On Mars For Astronaut  Than Nuclear

Solar Power Is Better

A New study concludes

Solar power would be the superior option over nuclear for crewed Martian missions near the planet's equator

Researchers found that a 

six-person Red Planet mission could be sufficiently powered by photovoltaic systems, adding on to decades of research on the benefits of solar power

 As long as the crewed mission is 

located near the sun-rich Martian equator, the metrics of solar intensity and surface temperature would have the superior tradeoff to a nuclear fission system 

The model assumes that solar energy

 could be stored on site using a compressed hydrogen energy system (as hydrogen would likely be feasible to mine on the Martian surface, if needed).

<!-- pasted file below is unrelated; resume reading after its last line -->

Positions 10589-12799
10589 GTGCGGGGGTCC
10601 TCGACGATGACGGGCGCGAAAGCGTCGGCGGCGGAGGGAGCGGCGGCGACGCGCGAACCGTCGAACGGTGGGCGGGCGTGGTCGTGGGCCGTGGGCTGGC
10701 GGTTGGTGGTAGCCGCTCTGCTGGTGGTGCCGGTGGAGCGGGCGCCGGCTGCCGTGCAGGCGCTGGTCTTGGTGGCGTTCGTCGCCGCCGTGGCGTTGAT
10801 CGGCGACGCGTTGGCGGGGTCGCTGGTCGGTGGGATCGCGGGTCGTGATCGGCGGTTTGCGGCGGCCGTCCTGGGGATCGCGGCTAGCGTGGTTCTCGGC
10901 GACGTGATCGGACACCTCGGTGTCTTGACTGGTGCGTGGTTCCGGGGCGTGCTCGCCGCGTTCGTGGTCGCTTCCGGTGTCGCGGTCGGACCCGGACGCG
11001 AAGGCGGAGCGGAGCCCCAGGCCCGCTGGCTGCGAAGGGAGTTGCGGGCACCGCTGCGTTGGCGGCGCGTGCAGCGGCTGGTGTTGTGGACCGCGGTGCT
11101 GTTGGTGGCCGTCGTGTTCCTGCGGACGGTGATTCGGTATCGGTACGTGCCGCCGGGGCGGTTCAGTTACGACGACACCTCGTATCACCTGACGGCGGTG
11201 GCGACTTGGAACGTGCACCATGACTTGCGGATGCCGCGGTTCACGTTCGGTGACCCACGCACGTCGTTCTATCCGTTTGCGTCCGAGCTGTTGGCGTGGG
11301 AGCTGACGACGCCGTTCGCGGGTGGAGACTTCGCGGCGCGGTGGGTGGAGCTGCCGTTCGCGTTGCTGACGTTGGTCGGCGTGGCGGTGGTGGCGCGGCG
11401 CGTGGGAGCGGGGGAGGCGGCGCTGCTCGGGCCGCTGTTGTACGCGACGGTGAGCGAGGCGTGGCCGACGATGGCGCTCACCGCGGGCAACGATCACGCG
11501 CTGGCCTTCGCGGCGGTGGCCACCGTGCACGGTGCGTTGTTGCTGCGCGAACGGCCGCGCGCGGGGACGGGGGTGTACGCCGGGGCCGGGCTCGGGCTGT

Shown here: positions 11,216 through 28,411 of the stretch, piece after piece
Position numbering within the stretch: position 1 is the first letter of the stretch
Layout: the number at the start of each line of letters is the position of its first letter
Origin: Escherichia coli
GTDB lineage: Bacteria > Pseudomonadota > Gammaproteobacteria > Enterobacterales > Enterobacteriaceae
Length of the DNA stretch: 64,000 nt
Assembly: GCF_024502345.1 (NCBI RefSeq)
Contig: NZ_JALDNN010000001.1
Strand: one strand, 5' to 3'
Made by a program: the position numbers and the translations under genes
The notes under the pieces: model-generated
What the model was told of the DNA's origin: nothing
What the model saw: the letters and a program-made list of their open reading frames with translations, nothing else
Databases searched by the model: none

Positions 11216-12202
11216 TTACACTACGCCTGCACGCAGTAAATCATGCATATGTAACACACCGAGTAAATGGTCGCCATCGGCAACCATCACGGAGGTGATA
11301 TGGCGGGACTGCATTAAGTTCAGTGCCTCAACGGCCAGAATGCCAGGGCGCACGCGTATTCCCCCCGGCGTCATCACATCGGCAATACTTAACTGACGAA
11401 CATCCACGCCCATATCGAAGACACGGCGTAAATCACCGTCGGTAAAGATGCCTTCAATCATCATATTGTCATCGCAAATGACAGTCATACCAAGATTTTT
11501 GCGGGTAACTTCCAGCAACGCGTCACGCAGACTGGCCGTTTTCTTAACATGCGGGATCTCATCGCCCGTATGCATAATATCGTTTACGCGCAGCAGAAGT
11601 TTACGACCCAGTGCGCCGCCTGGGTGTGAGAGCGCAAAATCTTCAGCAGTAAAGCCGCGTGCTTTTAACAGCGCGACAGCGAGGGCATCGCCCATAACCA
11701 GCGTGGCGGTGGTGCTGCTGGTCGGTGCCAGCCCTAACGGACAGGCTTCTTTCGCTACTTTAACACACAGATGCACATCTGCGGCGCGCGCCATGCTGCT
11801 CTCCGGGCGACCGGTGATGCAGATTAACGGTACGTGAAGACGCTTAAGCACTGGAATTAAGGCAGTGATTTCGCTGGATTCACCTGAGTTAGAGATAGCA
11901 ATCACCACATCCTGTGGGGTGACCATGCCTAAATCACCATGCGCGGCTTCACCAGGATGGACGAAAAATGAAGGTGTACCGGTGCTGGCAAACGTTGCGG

The solar arrays would use electricity

The solar arrays would use electricity to split water molecules into oxygen and hydrogen, with the hydrogen being put into pressurized vessels for storage. The hydrogen would be electrified within fuel cells to produce power.

The researchers acknowledged

 that other technologies, such as water electrolysis to create hydrogen and hydrogen fuel cells, may also be used on Mars. 

SpaceX's  Capsule  Station With Crew-4 Astronauts

Arrives At Space